Store-operated calcium channels (SOCs) are a major pathway for calcium signaling in virtually all metozoan cells and serve a wide variety of functions ranging from gene expression, motility, and secretion to tissue and organ development and the immune response. SOCs are activated by the depletion of Ca(2+) from the endoplasmic reticulum (ER), triggered physiologically through stimulation of a diverse set of surface receptors. Over 15 years after the first characterization of SOCs through electrophysiology, the identification of the STIM proteins as ER Ca(2+) sensors and the Orai proteins as store-operated channels has enabled rapid progress in understanding the unique mechanism of store-operate calcium entry (SOCE). Depletion of Ca(2+) from the ER causes STIM to accumulate at ER-plasma membrane (PM) junctions where it traps and activates Orai channels diffusing in the closely apposed PM. Mutagenesis studies combined with recent structural insights about STIM and Orai proteins are now beginning to reveal the molecular underpinnings of these choreographic events. This review describes the major experimental advances underlying our current understanding of how ER Ca(2+) depletion is coupled to the activation of SOCs. Particular emphasis is placed on the molecular mechanisms of STIM and Orai activation, Orai channel properties, modulation of STIM and Orai function, pharmacological inhibitors of SOCE, and the functions of STIM and Orai in physiology and disease.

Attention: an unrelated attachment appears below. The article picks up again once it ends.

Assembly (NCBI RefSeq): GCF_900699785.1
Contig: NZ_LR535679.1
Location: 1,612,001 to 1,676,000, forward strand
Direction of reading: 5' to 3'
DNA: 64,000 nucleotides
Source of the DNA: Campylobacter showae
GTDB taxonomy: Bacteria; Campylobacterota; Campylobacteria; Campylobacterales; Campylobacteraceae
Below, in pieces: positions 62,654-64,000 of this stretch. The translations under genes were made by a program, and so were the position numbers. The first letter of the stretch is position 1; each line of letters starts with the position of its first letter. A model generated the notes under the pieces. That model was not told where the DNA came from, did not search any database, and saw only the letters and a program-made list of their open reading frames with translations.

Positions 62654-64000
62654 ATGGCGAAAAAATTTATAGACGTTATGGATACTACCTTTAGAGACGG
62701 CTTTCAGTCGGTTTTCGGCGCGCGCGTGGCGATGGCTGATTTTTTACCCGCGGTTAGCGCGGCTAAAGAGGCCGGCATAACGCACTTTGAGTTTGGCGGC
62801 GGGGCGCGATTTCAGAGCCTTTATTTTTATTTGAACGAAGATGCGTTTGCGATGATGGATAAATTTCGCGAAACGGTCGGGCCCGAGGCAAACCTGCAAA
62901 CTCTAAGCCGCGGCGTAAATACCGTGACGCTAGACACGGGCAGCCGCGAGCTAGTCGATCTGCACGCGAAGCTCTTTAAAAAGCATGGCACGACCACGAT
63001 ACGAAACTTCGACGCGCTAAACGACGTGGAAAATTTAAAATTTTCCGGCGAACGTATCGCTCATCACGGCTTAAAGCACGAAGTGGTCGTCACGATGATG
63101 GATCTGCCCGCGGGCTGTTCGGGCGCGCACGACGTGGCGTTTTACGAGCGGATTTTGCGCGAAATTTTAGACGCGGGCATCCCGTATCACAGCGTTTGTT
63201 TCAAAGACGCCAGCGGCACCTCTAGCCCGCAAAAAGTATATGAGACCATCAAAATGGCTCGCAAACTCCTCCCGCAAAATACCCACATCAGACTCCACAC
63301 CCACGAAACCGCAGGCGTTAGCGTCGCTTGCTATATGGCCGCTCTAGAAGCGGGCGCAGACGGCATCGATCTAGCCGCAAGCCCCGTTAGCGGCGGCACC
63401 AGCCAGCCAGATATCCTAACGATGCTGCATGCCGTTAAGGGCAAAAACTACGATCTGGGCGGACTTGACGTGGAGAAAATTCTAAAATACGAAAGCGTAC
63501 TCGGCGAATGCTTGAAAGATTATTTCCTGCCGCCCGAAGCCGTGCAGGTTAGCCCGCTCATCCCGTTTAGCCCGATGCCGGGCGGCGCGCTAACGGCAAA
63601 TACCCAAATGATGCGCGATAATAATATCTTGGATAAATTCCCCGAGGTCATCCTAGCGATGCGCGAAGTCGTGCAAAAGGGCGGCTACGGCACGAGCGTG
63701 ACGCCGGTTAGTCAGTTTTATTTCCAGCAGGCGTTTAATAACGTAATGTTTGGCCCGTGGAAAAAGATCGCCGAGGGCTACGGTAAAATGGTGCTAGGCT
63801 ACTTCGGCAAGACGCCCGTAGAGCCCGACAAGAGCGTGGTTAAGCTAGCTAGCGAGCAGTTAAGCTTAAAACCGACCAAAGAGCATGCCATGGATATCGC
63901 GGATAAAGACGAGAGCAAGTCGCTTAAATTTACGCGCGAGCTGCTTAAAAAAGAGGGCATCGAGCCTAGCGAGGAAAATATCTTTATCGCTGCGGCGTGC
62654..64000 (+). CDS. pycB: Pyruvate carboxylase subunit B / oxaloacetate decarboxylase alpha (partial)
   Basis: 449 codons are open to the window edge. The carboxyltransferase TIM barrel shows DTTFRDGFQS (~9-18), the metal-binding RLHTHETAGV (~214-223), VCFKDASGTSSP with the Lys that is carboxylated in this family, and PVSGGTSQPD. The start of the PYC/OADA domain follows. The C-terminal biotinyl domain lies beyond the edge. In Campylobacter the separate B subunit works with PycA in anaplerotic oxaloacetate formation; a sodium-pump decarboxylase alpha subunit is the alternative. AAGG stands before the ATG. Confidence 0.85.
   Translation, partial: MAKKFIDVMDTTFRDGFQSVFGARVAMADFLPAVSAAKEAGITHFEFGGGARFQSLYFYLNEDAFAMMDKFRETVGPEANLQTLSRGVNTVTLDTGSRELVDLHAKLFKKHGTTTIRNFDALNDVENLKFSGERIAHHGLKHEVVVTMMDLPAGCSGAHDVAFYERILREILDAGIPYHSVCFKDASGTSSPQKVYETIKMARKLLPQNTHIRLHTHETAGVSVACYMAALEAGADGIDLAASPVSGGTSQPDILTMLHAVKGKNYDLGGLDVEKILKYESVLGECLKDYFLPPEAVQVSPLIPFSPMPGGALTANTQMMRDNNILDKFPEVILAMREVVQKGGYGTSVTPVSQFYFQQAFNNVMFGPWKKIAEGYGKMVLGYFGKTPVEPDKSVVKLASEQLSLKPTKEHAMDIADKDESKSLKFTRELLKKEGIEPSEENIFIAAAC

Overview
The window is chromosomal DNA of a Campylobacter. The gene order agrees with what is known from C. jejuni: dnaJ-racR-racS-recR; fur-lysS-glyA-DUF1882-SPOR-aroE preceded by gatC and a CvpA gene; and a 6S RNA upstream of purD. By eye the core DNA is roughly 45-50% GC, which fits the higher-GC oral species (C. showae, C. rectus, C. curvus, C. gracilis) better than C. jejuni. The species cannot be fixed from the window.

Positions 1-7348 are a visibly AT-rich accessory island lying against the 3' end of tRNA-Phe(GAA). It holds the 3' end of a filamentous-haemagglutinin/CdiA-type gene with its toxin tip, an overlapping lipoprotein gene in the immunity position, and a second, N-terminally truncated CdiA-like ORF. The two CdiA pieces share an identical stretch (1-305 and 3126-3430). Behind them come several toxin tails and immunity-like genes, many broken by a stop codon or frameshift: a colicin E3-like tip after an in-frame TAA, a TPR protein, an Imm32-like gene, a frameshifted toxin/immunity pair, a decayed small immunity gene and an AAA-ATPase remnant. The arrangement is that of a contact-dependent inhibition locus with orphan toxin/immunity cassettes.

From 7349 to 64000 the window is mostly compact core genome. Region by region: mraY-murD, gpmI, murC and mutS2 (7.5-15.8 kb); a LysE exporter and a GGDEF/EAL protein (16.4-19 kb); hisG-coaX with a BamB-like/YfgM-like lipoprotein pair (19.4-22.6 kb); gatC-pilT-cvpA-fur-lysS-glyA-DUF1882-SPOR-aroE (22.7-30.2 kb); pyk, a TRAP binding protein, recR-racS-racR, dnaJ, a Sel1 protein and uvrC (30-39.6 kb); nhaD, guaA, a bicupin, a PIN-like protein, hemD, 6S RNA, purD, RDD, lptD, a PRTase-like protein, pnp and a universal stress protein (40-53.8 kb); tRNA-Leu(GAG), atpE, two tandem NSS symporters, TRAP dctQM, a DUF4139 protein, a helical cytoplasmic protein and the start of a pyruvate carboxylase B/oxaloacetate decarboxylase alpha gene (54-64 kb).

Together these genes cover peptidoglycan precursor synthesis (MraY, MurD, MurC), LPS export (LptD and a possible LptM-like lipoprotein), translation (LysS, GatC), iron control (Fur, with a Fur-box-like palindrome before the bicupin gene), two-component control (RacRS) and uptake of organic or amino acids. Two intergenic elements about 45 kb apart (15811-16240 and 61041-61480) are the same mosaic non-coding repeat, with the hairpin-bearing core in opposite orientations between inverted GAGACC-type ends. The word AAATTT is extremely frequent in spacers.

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              The physiological role of mitochondrial calcium revealed by mice lacking the mitochondrial calcium uniporter (MCU)

              Mitochondrial calcium has been postulated to regulate a wide range of processes from bioenergetics to cell death. Here, we characterize a mouse model that lacks expression of the recently discovered mitochondrial calcium uniporter (MCU). Mitochondria derived from MCU-/- mice have no apparent capacity to rapidly uptake calcium. While basal metabolism appears unaffected, the skeletal muscle of MCU-/- mice exhibited alterations in the phosphorylation and activity of pyruvate dehydrogenase. In addition, MCU-/- mice exhibited marked impairment in their ability to perform strenuous work. We further show that mitochondria from MCU-/- mice lacked evidence for calcium-induced permeability transition pore (PTP) opening. The lack of PTP opening does not appear to protect MCU-/- cells and tissues from cell death, although MCU-/- hearts fail to respond to the PTP inhibitor cyclosporin A (CsA). Taken together, these results clarify how acute alterations in mitochondrial matrix calcium can regulate mammalian physiology.
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                Author and article information

                Journal
                Circ Res
                Circ. Res
                RES
                Circulation Research
                Lippincott Williams & Wilkins
                0009-7330
                1524-4571
                7 July 2017
                06 July 2017
                : 121
                : 2
                : 181-195
                Affiliations
                From the Unit of Cardiac Physiology, Division of Cardiovascular Sciences, Manchester Academic Health Sciences Centre, University of Manchester, United Kingdom.
                Author notes
                Correspondence to David A. Eisner, 3.18 Core Technology Facility, 46 Grafton St, Manchester M13 9NT, United Kingdom. E-mail eisner@ 123456manchester.ac.uk
                Article
                00014
                10.1161/CIRCRESAHA.117.310230
                5497788
                28684623
                © 2017 The Authors.

                Circulation Research is published on behalf of the American Heart Association, Inc., by Wolters Kluwer Health, Inc. This is an open access article under the terms of the Creative Commons Attribution License, which permits use, distribution, and reproduction in any medium, provided that the original work is properly cited.